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# Manual Reference Pages  -  GEO::POINT (3)

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### NAME

Geo::Point - a point on the globe

### INHERITANCE

```

Geo::Point
is a Geo::Shape

```

### SYNOPSIS

```

use Geo::Point;

my \$p = Geo::Point->latlong(1,2);
my \$p = Geo::Point->longlat(2,1);

my \$w = Geo::Proj->new(wgs84 => ...);
my \$p = Geo::Point->latlong(1,2, wgs84);

my (\$lat, \$long) = \$p->latlong;
my (\$x, \$y) = \$p->xy;
my (\$x, \$y) = \$p->in(utm31-wgs84);

my \$p = Geo::Point->xy(1,2);

```

### DESCRIPTION

One location on the globe, in any coordinate system. This package tries to hide the maths and the coordinate system in which the point is represented.

One of the most confusing things when handling geometrical data, is that sometimes latlong, sometimes xy are used: horizontal and vertical organization reversed. This package tries to hide this from your program by providing abstract accessors latlong(), longlat(), xy(), and yx().

Extends DESCRIPTION in Geo::Shape.

### METHODS

Extends METHODS in Geo::Shape.

#### Constructors

Extends Constructors in Geo::Shape.
Geo::Point-><B>fromStringB>(\$string, [\$projection]) Create a new point from a \$string. The coordinates can be separated by a comma (preferrably), or blanks. When the coordinates end on NSEW, the order does not matter, otherwise lat-long or xy order is presumed.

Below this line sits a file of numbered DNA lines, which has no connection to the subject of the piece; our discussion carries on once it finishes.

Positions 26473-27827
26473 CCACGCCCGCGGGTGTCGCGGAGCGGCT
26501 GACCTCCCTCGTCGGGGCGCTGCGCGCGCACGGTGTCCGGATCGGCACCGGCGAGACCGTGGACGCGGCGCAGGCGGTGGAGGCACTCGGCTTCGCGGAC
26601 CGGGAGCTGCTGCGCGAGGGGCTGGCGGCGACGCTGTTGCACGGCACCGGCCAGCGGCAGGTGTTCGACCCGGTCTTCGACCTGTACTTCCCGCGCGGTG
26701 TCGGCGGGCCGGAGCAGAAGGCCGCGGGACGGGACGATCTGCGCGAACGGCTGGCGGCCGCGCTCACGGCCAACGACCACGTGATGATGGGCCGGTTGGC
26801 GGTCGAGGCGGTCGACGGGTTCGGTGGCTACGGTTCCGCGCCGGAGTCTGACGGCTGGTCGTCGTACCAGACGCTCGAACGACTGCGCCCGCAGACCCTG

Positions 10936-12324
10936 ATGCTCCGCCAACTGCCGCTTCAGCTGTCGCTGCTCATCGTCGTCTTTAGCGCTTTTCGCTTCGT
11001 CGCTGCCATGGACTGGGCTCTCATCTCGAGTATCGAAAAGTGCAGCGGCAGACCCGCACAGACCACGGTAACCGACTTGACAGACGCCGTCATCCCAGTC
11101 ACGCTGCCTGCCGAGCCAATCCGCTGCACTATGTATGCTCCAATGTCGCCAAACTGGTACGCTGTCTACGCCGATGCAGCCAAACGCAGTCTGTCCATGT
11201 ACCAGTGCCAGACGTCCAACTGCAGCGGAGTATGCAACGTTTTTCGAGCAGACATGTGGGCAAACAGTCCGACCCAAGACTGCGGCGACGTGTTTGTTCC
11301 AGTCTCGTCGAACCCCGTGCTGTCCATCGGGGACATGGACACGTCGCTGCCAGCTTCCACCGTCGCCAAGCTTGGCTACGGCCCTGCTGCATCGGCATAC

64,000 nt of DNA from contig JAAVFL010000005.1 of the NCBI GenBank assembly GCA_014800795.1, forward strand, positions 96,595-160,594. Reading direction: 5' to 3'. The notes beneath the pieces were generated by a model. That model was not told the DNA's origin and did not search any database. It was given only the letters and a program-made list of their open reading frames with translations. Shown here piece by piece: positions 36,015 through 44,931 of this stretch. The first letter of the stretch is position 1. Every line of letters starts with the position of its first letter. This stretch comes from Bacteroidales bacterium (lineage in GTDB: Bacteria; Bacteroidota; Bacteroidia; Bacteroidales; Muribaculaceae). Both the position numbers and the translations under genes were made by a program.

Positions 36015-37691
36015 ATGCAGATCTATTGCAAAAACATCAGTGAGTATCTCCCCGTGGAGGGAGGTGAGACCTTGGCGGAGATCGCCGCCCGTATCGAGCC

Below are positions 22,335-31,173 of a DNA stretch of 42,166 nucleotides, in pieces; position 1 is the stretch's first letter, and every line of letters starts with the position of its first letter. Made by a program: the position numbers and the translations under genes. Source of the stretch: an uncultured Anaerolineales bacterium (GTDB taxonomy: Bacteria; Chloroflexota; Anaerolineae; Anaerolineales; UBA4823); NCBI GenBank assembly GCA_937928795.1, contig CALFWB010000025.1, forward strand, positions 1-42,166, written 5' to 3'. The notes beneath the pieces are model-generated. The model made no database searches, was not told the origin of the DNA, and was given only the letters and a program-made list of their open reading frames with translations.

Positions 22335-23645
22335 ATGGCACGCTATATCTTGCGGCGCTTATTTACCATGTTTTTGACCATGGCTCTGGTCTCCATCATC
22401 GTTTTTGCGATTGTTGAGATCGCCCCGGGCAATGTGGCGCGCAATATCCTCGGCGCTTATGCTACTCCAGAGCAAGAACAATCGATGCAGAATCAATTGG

This routine is very smart. It understands:

```

PROJLABEL VALUE VALUE
PROJLABEL: VALUE VALUE
PROJLABEL, VALUE, VALUE
PROJLABEL: VALUE, VALUE
VALUE VALUE
VALUE, VALUE
utm: ZONE, VALUE, VALUE   # also without commas and :
utm: VALUE, VALUE, ZONE   # also without commas and :
utm: VALUE, VALUE         # also without commas and :
ZONE, VALUE, VALUE        # also without commas and :
VALUE, VALUE, ZONE        # also without commas and :

```

The VALUE must be suitable for projection. If only two values are provided, a d, single or double quote, or trailing/leading e, w, n, s (either lower or upper-case) will force a latlong projection. Those coordinates must follow the rules of dms2deg().

example: point from string

```

my \$x = utm 31n 12311.123 34242.12; # utm zone 31N
my \$x = 12311.123 34242.12 31;      # utm zone 31
my \$x = 123.123E 12.34;             # wgs84  latlong
my \$x = clrk66 123.123 12.34;       # clrk66 latlong
my \$x = 12d34123.1W 11.1123;       # wgs84  longlat

my \$p = Geo::Point->fromString(\$x);

# When parsing user applications, you probably want:
my \$p = eval { Geo::Point->fromString(\$x) };
warn \$@ if \$@;

```
\$obj-><B>latlongB>([ \$lat,\$long,[\$proj] ] | [\$proj])
Geo::Point-><B>latlongB>([ \$lat,\$long,[\$proj] ] | [\$proj]) When called as class method, you create a new point. Provide a LATitude and LONGitude. The optional PROJection tells in which coordinate system.

As instance method, the latitude and longitude are reported. You can ask it to be translated into the \$proj coordinate system first.

When \$proj is undefined, none is presumed. The project must be specified as string, which referse to a projection defined by Geo::Proj. See also longlat(), xy(), and yx().

example: latlong as class method

```

my \$wgs84 = Geo::Proj->new(wgs84 => ...);
my \$gp    = Geo::Point->latlong(52.3213, 5.53, wgs84);

```

example: latlong as instance method

```

my (\$lat, \$long) = \$gp->latlong(wgs84);

```
\$obj-><B>longlatB>([ \$long,\$lat,[\$proj] ] | [\$proj])